Machine Learning Approach to Predicting Coastal Geomorphology

Authors: Jacob Lehner*, University of Windsor, Phillipe Wernette, University of Windsor, Chris Houser, University of Windsor
Topics: Quantitative Methods, Coastal and Marine, Geomorphology
Keywords: Geomorphology, Machine Learning, Coastal
Session Type: Poster
Day: 4/12/2018
Start / End Time: 1:20 PM / 3:00 PM
Room: Napoleon Foyer/Common St. Corridor, Sheraton, 3rd Floor
Presentation File: No File Uploaded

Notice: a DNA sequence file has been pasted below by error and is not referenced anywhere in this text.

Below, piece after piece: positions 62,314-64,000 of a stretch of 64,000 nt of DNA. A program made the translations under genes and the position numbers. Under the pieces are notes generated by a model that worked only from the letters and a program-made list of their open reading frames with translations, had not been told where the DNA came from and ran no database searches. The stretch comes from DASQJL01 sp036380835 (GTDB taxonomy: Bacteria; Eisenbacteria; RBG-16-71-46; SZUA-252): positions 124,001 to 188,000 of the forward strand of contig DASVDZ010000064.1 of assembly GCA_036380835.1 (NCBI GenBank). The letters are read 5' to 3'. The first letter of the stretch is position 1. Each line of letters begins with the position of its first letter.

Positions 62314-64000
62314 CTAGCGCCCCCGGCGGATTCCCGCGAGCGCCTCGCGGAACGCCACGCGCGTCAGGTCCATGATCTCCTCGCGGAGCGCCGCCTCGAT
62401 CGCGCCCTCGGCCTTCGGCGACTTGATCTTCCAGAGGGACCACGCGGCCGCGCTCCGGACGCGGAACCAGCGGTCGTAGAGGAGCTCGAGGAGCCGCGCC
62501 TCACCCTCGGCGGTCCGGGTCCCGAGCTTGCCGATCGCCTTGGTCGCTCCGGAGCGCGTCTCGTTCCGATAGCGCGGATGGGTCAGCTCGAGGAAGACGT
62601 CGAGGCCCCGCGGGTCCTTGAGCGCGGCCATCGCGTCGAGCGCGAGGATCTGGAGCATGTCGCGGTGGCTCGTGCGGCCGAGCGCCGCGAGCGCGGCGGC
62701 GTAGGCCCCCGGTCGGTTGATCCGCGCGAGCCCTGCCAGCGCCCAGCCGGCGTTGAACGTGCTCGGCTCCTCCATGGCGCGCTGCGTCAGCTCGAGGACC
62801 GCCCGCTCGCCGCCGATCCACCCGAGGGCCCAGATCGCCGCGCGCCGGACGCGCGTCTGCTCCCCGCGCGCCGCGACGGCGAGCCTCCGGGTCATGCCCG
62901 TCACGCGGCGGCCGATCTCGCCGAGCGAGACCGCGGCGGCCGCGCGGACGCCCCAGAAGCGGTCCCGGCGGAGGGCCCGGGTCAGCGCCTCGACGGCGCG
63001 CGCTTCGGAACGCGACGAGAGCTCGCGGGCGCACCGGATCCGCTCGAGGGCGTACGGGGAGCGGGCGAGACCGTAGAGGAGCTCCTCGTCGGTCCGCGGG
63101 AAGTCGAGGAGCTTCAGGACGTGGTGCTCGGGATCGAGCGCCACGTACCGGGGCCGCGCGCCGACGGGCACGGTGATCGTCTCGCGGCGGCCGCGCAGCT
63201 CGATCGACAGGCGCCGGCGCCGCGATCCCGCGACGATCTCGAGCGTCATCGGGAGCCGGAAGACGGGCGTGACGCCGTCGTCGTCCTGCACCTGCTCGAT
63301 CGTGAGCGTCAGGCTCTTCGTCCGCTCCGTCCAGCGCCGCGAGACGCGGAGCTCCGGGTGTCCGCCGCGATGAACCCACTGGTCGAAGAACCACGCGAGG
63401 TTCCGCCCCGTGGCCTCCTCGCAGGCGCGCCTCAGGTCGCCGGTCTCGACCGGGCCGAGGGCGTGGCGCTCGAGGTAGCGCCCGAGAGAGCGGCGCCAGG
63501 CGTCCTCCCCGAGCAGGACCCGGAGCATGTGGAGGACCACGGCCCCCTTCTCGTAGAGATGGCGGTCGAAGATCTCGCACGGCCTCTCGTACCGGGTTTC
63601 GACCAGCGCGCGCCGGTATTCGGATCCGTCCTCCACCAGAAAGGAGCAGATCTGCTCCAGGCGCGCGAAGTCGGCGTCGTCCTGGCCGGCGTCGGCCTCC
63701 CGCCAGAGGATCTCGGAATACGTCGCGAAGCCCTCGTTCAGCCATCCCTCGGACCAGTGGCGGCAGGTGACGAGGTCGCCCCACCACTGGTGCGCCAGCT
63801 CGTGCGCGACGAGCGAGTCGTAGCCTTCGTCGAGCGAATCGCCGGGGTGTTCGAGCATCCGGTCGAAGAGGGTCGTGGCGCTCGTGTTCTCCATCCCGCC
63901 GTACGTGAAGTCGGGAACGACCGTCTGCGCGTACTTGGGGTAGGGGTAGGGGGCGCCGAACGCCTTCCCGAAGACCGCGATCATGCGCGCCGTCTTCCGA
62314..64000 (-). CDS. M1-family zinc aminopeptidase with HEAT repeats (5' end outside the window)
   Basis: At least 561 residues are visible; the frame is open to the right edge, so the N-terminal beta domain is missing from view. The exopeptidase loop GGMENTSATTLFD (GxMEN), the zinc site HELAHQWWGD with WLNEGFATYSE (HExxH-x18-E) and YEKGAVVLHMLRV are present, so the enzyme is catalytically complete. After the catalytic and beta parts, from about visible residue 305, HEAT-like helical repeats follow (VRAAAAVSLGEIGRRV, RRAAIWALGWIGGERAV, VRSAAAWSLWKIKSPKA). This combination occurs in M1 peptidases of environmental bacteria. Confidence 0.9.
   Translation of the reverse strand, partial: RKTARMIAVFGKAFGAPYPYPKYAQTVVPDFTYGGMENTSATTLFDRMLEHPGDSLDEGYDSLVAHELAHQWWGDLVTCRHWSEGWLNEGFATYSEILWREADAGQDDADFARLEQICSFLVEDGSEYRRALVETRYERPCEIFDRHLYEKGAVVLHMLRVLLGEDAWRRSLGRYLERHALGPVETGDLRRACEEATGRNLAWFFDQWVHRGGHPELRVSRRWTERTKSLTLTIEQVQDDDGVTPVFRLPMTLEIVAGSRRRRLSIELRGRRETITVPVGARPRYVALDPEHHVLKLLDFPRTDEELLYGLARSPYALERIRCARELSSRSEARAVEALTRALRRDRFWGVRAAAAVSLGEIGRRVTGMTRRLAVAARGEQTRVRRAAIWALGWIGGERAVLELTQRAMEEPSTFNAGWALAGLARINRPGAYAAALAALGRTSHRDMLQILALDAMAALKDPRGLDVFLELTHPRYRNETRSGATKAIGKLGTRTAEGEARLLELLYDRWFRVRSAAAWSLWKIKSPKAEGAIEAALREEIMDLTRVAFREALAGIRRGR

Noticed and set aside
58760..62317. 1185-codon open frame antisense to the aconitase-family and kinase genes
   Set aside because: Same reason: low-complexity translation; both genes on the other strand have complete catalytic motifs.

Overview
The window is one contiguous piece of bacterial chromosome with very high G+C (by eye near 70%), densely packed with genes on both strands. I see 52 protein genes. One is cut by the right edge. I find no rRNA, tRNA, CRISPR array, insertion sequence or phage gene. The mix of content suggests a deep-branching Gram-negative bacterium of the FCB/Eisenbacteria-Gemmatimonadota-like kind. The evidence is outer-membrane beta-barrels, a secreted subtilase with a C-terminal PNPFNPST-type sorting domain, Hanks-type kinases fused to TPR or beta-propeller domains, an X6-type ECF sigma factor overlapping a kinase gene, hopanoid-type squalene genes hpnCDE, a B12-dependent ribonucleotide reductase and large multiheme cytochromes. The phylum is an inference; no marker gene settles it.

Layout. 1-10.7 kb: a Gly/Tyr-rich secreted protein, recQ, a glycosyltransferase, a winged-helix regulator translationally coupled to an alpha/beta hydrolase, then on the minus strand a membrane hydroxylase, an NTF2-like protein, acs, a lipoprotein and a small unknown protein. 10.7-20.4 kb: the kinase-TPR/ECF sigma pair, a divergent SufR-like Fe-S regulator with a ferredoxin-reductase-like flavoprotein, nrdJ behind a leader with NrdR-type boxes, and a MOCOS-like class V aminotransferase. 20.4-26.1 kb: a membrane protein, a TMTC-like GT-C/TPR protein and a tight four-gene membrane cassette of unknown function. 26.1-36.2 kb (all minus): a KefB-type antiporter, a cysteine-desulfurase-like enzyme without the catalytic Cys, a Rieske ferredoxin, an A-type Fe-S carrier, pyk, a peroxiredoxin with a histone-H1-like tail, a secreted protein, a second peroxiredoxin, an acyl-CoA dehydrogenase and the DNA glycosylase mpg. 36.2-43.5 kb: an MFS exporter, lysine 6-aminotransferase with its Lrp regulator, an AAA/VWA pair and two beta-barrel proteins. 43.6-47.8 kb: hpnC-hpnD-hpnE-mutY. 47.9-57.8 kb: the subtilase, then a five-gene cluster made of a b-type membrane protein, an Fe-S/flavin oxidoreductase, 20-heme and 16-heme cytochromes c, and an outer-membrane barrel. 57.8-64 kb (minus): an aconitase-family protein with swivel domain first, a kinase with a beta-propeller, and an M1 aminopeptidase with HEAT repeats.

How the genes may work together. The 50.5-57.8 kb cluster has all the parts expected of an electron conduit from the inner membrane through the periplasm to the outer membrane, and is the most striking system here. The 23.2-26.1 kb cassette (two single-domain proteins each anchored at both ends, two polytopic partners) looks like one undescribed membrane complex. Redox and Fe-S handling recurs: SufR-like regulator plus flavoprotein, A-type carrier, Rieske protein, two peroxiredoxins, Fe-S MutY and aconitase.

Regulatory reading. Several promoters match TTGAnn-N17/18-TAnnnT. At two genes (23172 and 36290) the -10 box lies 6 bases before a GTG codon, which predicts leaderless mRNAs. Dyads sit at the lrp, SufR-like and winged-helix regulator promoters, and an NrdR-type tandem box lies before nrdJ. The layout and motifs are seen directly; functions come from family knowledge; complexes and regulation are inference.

The resiliency of a barrier island, its ability to return to form and ecological function after storms, is of key scientific importance with future climate change and sea level rise. Foredune elevation, width, and extent are important factors that determine the response of a barrier island, though the underlying controls of these alongshore variations are not fully understood. Topographic complexity of barrier islands provides an insight to the complex nature of processes and sediment supply and is critical for assessing how barrier islands recover and evolve through time. The purpose of this research is to generate a model to predict foredune crest elevation through quantifying relationships between dune morphometrics, offshore bathymetry, and subsurface geology. The method presented is an evolutionary neural network for a subsection of Padre Island National Seashore. Dune morphometrics are extracted using an automated relative relief approach and used alongside bathymetric and subsurface data to train the model using a portion of the study site, the remainder of the site is used to test the model. Results demonstrate that this methodology is feasible and useful for predicting dune crest elevation from different coastal variables, and nonlinearities between these input variables can be used to explain alongshore variation in dune crest elevation. Accurately predicting dune crest elevation while providing a clear connection to the controlling variables, requires additional inputs to generate a more simplistic and more accurate model. Machine learning has the potential to advance our understanding of barrier island geomorphology and resiliency.

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